Scotland’s hill farmers and crofters are being urged to become less reliant on subsidy support.
Producers attending NFU Scotland’s hill farming conference in Oban this week were all in agreement that subsidy support was vital for the sector, but aware it was likely to fall or become more difficult to get in the future.
“Unfortunately most of our income is now coming from support payments – it’s a place where we shouldn’t be and a place where most of us don’t want to be,” said the union’s regional board chairman for the area, John Semple.
The union’s director of policy, Jonnie Hall, said government statistics showed the stark reality that hill beef and sheep enterprises brought in more subsidy support than farm income.
He agreed that industry needed to demonstrate the benefits of hill farming but said it was very hard to quantify.
To rectify this, Perthshire farmer and president of the National Sheep Association in Scotland, John Cameron, called for an industry-wide study into the benefits of hill farming.
He said: “Politicians say we need to be able to put a financial handle on the contribution of hill farming [to the economy]. Why don’t we try and put some sort of financial figure on the contribution of hill farming? I think we could do that we would have a better chance of defending it.”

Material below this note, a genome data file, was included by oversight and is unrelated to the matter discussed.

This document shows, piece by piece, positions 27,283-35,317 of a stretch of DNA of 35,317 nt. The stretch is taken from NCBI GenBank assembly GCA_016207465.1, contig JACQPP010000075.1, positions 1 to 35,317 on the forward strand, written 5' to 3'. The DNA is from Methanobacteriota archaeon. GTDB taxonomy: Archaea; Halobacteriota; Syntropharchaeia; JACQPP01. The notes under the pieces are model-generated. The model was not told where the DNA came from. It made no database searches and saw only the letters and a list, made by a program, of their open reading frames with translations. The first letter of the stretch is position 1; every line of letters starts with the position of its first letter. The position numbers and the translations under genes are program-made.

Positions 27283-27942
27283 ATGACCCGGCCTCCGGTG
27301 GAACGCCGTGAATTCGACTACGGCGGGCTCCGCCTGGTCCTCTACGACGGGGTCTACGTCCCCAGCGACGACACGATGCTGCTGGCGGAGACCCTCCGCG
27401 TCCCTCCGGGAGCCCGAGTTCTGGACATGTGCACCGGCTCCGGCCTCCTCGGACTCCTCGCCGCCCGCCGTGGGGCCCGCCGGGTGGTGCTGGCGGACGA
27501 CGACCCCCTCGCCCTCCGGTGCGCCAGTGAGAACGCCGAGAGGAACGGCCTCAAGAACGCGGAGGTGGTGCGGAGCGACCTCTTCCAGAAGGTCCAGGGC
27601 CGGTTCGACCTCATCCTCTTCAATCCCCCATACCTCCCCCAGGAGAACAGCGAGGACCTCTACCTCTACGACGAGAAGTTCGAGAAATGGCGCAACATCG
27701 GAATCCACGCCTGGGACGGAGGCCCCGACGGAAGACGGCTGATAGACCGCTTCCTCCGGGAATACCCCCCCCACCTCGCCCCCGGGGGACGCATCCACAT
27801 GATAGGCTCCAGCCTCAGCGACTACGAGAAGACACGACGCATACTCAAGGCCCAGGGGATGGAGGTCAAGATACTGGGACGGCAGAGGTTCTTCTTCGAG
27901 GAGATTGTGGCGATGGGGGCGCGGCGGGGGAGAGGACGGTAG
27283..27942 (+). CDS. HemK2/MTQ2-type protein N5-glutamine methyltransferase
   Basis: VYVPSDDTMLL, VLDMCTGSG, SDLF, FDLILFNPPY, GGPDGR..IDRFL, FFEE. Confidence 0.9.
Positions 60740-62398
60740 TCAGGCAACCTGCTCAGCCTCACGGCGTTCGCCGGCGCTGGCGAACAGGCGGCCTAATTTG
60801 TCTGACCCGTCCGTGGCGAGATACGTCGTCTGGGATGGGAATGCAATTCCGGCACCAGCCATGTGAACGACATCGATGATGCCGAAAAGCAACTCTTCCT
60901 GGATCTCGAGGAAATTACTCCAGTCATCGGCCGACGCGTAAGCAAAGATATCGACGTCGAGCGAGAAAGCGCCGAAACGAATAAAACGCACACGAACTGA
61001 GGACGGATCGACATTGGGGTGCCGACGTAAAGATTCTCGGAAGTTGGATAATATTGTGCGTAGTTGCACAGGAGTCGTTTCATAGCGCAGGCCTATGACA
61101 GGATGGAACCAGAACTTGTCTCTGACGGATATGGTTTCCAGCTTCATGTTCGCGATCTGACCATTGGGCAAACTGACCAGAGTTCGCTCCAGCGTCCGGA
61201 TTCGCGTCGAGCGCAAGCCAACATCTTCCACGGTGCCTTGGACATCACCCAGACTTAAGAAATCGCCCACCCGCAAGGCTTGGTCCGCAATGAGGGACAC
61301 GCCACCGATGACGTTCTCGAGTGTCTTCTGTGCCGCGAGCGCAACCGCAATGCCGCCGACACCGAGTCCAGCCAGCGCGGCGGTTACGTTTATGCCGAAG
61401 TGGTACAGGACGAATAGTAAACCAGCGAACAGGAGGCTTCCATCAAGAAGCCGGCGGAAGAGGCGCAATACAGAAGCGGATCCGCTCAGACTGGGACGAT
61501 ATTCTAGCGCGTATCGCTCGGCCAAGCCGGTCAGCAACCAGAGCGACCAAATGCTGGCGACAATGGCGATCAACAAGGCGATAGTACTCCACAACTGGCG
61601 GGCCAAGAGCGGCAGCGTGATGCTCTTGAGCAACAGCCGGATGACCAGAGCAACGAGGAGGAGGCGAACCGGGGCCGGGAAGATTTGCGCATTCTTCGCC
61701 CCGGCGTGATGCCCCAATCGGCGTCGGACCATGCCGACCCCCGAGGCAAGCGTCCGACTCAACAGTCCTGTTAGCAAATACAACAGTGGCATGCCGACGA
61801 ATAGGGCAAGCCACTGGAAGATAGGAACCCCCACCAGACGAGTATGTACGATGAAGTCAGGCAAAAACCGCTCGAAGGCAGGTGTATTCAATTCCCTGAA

Showcasing how hill farming businesses can thrive without being reliant on subsidy support, a young farmer from East Ayrshire told his story of farming 3,000 ewes across nearly 5,000 acres.
David Cooper, 28, is originally from Devon but moved up to Scotland in 2004 after his family bought Tardoes farm, in Muirkirk.
The business started with 350 ewes and 100 hoggs on 475 acres and has slowly expanded to its current size.
The farm is in a former opencast mining area and Mr Cooper had to set about improving the land and erecting fences.
As the bulk of the land bought didn’t come with entitlements, Mr Cooper has focused on farming without subsidies.
He said: “My main objectives have been keeping it simple. You need to know your margins. I try and keep all my costs to an absolute minimum and I’m able to run all these sheep myself because I have got a simple system.”
All of his sheep, which are predominantly Herdwick and Welsh Mountain, are lambed outside and he focuses on breeding sheep that don’t require much assistance.